For weeks before Thanksgiving we scour magazines and cookbooks and newspapers for the perfect recipes. Our kitchen table looked a little like when I wrote that 25 page research paper....books and papers scattered everywhere. Thanksgiving was a small affair at my parent's home this year, so we could cook anything we wanted! No green bean casserole assignments or cans of jello-ed cranberries. My mom and I cooked until 10 o'clock the night before, wrestling with the freshest dead turkey I've ever seen, and we were up again by 8am, rolling out brioche and snapping beans with the Macy's Thanksgiving Day Parade playing in the background.
When at last we squeezed in around the table to eat at 3pm, it was a feast to behold. An abundance of food and blessings, with as much love and as much life as you could ask or imagine.
I found this Thanksgiving Prayer earlier in the week by Walter Rauschenbusch:
For the wide sky and the blessed sun,For the salt sea and the running water,For the everlasting hillsAnd the never-resting winds,For trees and the common grass underfoot.We thank you for our sensesBy which we hear the songs of birds,And see the splendor of the summer fields,And taste of the autumn fruits,And rejoice in the feel of the snow,And smell the breath of the spring.Grant us a heart wide open to all this beauty;And save our souls from being so blindThat we pass unseeingWhen even the common thornbushIs aflame with your glory,O God our creator,Who lives and reigns for ever and ever.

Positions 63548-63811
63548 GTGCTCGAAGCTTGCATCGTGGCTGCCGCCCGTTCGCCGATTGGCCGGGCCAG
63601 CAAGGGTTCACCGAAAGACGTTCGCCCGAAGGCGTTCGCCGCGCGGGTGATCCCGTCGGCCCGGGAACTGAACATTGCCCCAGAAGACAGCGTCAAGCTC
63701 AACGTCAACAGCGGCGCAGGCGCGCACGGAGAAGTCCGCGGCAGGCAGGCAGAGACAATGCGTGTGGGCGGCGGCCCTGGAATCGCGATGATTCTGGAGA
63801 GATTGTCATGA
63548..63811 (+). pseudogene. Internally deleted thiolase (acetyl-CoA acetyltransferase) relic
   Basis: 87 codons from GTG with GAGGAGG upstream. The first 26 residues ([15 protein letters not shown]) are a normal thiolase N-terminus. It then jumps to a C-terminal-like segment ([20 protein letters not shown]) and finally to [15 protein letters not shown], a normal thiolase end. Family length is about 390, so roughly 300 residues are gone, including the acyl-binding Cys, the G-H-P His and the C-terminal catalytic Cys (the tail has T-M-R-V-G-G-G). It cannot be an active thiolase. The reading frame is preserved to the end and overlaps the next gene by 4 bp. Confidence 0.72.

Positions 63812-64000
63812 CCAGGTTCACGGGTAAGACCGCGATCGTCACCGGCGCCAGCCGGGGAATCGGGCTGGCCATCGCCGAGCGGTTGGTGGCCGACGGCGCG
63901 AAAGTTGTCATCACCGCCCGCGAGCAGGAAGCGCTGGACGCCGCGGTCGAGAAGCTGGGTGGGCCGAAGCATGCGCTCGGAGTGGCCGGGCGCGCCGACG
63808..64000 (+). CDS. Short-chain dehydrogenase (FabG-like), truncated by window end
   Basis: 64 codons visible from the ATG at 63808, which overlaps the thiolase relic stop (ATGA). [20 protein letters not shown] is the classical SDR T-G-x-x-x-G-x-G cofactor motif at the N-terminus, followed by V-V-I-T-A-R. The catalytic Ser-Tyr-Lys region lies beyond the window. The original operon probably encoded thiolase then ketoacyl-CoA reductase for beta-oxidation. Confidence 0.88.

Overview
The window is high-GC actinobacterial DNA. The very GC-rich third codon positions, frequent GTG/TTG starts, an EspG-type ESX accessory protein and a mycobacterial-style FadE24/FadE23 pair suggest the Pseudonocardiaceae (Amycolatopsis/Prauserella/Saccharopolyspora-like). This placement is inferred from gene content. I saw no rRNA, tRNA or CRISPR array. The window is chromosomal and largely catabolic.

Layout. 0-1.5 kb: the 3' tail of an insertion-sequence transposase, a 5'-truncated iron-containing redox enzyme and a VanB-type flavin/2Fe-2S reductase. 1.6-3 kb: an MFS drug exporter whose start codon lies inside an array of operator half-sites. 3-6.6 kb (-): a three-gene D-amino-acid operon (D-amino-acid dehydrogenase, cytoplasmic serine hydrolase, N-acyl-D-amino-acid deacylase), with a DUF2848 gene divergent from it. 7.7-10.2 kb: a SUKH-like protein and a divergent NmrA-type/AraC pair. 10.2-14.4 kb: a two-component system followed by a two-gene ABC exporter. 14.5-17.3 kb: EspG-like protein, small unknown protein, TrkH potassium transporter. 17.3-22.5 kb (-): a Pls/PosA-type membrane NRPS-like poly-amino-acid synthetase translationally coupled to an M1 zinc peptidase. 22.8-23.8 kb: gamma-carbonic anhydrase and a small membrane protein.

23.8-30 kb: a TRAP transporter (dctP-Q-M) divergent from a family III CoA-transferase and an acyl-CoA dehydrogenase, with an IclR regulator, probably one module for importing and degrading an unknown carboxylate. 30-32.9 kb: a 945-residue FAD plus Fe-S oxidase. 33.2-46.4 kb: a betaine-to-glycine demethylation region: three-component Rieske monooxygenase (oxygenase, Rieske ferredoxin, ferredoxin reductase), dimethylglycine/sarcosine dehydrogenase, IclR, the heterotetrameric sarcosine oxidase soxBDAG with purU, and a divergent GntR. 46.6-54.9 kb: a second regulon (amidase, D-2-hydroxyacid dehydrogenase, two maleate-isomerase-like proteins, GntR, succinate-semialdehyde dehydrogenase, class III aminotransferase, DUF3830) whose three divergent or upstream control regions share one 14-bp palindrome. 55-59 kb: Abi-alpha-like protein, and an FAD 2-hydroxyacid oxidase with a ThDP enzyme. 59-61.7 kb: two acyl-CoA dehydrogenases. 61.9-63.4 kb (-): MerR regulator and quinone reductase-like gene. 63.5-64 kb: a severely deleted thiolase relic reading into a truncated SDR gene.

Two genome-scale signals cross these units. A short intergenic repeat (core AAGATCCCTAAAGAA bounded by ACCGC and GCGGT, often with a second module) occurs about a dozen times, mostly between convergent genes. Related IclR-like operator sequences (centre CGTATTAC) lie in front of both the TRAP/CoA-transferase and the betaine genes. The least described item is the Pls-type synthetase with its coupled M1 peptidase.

It's strange to me how quickly Thanksgiving is here and gone again. Seemingly just a "stop" on the way to Christmas. So I've been holding this prayer of gratitude in my heart as we begin the Advent season - a season of hope, anticipation, and expectancy. These four weeks of Advent are fittingly the start of the church calendar. I look forward to the lighting of a candle each Sunday leading up to Christmas. This is, amazingly, when God begins the fulfillment of his plan of redemption. I met someone a few weeks ago who I haven't forgotten after learning the baby she carries in her womb is dying. She will carry and deliver her baby to term, knowing death is imminent (apart from a miracle). I keep thinking of this woman and how uniquely she will experience Advent this year, praying the Master of the Universe would protect her from despair and offer her hope.
So with this in mind, as we move into Advent - a time of anticipation, gratitude, abundance, hope, redemption, and celebration - there are two things I hold in my heart. First, a question:
How do we encourage a sense of wholeness in all people?
And second, something my dad has reminded me of lately:
Be kind, for everyone you meet is fighting a hard battle.